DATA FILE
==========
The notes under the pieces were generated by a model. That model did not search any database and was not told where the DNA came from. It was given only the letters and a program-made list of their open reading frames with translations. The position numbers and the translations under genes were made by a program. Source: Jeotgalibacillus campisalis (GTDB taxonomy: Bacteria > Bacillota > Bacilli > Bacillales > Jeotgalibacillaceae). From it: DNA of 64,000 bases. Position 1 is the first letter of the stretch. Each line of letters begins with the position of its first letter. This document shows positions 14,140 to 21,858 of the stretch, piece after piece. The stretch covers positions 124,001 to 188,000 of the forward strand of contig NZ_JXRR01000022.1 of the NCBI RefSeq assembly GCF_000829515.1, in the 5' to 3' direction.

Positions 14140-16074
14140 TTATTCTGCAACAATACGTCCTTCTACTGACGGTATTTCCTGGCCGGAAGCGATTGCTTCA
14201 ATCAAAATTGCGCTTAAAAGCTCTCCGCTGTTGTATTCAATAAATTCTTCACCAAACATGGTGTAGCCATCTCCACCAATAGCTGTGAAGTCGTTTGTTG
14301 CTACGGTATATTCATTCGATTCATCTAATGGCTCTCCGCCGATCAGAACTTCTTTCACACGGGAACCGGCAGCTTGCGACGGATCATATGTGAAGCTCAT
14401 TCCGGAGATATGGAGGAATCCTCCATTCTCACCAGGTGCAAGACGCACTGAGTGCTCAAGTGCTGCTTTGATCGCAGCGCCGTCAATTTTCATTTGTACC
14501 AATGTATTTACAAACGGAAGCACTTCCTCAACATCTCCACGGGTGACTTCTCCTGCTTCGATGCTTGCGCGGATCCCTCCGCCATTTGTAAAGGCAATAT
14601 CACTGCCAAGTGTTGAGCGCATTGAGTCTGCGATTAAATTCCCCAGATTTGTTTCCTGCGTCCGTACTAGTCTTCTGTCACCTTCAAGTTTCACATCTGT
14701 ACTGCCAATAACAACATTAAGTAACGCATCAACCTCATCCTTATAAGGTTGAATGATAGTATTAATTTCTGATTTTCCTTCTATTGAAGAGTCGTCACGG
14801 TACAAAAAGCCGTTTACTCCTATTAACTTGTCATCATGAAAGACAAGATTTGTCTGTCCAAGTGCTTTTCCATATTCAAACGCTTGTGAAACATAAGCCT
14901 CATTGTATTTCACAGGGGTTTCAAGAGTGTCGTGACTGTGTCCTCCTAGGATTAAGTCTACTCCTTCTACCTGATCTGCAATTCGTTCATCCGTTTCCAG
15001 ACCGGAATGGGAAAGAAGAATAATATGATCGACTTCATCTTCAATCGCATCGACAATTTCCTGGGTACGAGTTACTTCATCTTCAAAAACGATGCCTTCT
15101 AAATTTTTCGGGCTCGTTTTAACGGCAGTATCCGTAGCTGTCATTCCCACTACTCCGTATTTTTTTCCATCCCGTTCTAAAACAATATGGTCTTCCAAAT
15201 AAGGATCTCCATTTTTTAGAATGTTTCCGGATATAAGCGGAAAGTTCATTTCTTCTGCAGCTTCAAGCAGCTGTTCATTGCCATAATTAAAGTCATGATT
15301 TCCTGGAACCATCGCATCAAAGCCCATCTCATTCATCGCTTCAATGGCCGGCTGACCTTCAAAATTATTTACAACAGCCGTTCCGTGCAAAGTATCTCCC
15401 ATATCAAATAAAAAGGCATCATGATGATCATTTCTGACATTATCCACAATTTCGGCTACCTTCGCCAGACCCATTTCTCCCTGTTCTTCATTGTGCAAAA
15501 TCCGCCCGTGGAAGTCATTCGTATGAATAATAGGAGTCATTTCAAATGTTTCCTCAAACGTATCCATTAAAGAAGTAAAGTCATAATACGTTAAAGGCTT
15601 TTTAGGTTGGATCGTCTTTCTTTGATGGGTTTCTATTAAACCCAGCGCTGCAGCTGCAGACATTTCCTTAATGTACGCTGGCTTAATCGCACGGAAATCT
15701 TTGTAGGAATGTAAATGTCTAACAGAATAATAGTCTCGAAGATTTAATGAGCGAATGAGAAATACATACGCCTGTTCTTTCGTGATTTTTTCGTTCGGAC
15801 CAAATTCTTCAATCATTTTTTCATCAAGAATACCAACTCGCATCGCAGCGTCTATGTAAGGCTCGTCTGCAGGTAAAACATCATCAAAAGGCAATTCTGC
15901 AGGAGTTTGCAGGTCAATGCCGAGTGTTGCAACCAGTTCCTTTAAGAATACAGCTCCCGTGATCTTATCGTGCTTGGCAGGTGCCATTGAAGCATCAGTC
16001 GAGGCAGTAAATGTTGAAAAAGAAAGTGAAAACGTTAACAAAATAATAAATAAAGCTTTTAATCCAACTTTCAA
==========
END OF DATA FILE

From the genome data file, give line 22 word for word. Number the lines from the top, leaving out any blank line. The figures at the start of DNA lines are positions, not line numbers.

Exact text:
16001 GAGGCAGTAAATGTTGAAAAAGAAAGTGAAAACGTTAACAAAATAATAAATAAAGCTTTTAATCCAACTTTCAA